The circus surrounding the UCLA basketball program is that of freshman phenom Shabazz Muhammad’s eligibility. Last Friday, the NCAA deemed Muhammad ineligible but refused to give a timeline as to when Muhammad would be allowed to suit up for the Bruins, if at all, in 2012-13.
After UCLA athletic director Dan Guerrero released a salty statement, stating that the NCAA had “finally” come to a conclusion on Muhammad’s eligibility, the NCAA released a statement saying it had not received documents in a timely manner, pointing fingers at Muhammad’s family and UCLA.
Of course, the freshman’s parents released a statement regarding this in retaliation. From the LAT (it’s a long one):
Shabazz’s family is very distressed by the NCAA’s recent decision and the manner in which it was announced. Shabazz and his family have been cooperating with the NCAA for well over a year. Earlier this year, the NCAA asked Shabazz and his family not to reveal to each other or to the press facts related to the NCAA investigation. Despite the many untrue rumors which were circulating on the Internet, Shabazz and his family dutifully did what they were told. In order to entice Shabazz’s family and others to cooperate, the NCAA repeatedly gave assurances that it would keep details of the investigation strictly confidential. As recently as November 2012, the NCAA promised that it would not issue a Press Release.
“Last Friday, the NCAA released a Press Release which not only was wrong in its conclusions but which also inaccurately portrayed the investigation process in this case. For over a year, the NCAA has known all of the relevant facts related to its ruling last Friday. Prior to the unofficial visits in question, Ron Holmes and Benjamin Lincoln received approval from NCAA (through its member universities) for Mr. Lincoln (who has had a continuous close friendship with Shabazz’s family since 2007) to pay for airline tickets and hotel rooms. In 2010, Mr. Holmes openly and honestly revealed to the NCAA the source of the payments on the NCAA’s compliance form. Shabazz’s family is now faced with the situation where they are concerned that any attempt to tell more of their side of the story will result in further punitive action, as Shabazz is still under the mercy of the NCAA. Shabazz and his family will continue to honestly cooperate with the NCAA in the hopes that Shabazz soon will be allowed to play basketball at UCLA.”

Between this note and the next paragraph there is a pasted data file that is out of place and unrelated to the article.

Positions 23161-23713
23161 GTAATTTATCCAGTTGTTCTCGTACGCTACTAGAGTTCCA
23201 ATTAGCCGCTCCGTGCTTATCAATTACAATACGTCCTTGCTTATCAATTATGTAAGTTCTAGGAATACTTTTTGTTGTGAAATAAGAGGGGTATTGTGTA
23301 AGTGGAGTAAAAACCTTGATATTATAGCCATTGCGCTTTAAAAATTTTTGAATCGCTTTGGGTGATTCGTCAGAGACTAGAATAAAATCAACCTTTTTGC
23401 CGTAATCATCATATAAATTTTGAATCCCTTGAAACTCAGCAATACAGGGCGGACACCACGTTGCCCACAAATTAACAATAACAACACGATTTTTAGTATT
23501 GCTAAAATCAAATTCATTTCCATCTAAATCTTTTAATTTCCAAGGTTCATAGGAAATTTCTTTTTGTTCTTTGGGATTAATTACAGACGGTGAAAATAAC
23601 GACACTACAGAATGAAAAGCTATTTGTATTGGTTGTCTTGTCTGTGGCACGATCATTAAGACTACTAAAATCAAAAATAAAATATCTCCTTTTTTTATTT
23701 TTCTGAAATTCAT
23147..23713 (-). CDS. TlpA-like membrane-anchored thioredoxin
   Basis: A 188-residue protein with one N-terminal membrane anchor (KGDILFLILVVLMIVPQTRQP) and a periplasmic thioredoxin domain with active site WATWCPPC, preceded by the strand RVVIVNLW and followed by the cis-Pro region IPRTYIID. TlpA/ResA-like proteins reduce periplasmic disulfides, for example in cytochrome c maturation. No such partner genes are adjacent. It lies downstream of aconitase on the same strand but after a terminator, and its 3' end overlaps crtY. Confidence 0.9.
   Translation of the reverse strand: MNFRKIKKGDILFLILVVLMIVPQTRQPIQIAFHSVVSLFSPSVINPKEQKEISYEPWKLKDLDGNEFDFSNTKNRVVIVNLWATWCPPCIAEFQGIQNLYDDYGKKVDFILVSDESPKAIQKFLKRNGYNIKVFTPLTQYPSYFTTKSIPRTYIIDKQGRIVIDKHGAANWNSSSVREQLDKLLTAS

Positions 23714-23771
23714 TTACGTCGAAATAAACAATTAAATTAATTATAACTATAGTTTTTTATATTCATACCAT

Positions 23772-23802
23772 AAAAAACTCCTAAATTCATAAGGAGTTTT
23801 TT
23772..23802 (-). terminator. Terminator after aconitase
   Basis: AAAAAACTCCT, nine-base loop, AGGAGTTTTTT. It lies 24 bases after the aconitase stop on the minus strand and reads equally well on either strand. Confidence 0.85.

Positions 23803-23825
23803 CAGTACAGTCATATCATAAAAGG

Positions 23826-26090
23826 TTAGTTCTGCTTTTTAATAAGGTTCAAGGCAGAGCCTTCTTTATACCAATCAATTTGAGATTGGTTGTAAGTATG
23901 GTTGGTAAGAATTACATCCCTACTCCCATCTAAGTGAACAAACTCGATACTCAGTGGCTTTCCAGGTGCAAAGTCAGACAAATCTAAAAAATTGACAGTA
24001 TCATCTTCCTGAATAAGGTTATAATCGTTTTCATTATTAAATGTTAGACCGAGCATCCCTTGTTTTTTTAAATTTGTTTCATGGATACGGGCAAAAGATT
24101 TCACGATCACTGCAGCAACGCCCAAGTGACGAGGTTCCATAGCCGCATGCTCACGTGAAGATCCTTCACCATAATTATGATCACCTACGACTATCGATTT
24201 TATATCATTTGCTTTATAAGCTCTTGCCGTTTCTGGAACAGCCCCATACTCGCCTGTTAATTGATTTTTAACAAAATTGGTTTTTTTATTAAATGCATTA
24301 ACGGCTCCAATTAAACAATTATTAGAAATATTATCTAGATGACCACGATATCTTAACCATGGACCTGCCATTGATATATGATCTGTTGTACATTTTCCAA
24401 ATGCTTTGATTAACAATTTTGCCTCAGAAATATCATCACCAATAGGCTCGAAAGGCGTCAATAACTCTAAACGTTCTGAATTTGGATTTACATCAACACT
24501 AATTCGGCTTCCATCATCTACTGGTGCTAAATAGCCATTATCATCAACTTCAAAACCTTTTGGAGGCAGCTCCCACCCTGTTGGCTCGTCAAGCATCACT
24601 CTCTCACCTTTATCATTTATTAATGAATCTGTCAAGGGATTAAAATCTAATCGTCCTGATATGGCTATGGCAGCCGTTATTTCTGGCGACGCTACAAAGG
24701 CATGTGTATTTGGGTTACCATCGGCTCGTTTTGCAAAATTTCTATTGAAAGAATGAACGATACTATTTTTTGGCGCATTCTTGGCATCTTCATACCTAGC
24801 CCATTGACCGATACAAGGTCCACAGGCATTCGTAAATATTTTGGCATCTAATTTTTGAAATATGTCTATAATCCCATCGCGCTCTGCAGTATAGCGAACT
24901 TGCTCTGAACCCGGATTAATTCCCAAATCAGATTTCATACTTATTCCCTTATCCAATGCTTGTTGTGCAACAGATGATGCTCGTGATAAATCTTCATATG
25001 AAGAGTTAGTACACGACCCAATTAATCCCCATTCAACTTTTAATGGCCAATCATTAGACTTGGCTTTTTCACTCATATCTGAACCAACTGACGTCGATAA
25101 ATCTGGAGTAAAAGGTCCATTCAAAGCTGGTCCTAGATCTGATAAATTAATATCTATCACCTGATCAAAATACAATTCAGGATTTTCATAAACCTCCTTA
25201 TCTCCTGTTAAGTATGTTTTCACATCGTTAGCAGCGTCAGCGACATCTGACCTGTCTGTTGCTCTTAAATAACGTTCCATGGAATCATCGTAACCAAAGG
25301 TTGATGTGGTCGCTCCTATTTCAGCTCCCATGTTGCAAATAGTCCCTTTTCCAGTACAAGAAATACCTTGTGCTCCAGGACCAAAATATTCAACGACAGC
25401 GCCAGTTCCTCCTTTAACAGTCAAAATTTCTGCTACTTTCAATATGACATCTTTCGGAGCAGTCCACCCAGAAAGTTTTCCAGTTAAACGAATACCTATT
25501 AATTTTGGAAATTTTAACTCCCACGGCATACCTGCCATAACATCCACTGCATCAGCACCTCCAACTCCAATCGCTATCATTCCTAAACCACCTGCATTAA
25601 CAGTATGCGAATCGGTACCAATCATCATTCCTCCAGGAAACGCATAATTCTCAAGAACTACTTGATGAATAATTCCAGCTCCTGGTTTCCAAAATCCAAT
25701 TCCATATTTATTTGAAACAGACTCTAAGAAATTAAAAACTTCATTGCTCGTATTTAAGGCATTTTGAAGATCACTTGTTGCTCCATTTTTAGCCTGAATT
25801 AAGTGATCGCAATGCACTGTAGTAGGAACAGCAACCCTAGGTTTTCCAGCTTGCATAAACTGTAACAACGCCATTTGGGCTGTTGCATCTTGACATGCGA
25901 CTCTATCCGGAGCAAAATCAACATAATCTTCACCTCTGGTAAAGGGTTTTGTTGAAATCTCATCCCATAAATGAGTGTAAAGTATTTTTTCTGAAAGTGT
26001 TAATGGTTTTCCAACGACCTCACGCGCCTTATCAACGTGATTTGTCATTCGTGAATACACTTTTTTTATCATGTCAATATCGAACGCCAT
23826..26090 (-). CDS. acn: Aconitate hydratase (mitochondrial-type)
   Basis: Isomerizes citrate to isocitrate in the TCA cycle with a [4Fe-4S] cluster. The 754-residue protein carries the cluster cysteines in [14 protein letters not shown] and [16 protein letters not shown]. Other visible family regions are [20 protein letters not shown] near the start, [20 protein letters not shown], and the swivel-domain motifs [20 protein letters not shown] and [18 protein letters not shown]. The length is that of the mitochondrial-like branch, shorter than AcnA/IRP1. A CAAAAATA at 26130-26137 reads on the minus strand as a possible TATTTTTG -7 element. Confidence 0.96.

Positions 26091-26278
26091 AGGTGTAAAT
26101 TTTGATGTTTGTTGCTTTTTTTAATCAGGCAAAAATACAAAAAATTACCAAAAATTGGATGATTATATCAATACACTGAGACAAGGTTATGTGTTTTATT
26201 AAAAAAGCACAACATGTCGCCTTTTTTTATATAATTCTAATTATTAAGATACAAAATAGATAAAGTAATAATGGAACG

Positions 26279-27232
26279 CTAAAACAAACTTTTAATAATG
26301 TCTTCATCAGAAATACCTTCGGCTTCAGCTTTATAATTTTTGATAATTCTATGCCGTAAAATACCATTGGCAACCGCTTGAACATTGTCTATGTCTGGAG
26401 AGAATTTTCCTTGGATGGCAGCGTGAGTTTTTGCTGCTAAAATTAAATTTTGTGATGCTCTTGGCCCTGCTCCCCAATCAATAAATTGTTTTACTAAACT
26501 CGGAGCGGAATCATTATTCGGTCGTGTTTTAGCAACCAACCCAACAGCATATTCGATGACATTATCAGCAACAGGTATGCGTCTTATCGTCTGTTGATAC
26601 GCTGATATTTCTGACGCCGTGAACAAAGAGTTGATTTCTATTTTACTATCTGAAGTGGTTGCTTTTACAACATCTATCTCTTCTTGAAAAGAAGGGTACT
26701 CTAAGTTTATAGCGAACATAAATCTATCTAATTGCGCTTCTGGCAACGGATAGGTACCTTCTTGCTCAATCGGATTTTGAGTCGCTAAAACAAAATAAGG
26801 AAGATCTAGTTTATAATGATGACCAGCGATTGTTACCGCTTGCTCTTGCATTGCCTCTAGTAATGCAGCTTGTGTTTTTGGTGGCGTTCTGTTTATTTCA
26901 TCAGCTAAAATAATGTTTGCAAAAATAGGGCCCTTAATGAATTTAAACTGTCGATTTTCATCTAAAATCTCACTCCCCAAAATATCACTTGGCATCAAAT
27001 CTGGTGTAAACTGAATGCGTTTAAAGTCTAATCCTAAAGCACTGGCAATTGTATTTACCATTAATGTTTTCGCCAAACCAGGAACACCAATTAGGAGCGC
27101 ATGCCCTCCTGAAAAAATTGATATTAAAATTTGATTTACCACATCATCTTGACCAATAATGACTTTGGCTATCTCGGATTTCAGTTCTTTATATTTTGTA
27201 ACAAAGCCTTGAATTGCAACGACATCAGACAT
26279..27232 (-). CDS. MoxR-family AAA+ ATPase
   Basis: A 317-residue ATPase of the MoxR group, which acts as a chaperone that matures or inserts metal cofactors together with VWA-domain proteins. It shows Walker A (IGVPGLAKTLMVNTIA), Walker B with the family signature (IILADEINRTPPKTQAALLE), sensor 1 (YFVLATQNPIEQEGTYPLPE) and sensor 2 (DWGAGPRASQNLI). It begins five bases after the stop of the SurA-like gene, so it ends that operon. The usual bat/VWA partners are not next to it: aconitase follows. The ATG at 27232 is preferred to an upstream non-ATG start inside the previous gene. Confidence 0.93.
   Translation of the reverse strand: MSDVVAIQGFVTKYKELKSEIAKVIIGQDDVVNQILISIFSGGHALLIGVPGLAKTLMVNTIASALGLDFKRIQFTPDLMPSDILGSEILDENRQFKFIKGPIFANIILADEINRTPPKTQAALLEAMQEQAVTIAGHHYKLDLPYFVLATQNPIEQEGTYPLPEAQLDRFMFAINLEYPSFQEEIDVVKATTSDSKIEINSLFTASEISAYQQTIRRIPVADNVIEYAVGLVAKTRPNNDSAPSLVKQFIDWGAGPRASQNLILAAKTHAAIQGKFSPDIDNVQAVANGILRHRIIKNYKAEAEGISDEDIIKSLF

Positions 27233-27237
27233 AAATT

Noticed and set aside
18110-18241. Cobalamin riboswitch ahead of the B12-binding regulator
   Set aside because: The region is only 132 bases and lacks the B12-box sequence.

Essentially, Shabazz’s family was told there would be no press release on Muhammad’s eligibility. Additionally, they contest the NCAA’s claims that the family did not refuse to release documents in a timely manner.
Of course, this doesn’t bode well for the NCAA and its image which has received a lot of damage due to the length of their investigation and even more damage since they’ve yet to reach a time-frame as to when Muhammad would be allowed to play.
In response to Shabazz Muhammad’s family’s statement, the NCAA released the following statement:
The NCAA sent the following statement to The Times:
“We stand by our previous statement. Further, the NCAA staff has remained true to their statements to the Muhammad family, and we are committed to resolving the remaining matters as quickly as possible.
“As we have said, the NCAA staff requested specific documents on July 31 to assist in the evaluation of Muhammad’s eligibility. However, the NCAA enforcement staff did not receive the majority of the requested documents for review until September 25, followed by more information on October 10, and the staff was granted access to additional critical information on November 1. On November 9, it was determined violations occurred, which was based on facts that were agreed upon by the university.
Basically, the NCAA re-iterated what it had said in its statement on Friday and placed the blame squarely back Shabazz’s family members. Of course, the NCAA said nothing new in this statement.
Overall, the mess with Muhammad’s ineligibility has been handled poorly and there are still a lot of questions unanswered, all while the freshman will likely see no game time in the next week.
Here’s to a quick and painless solution.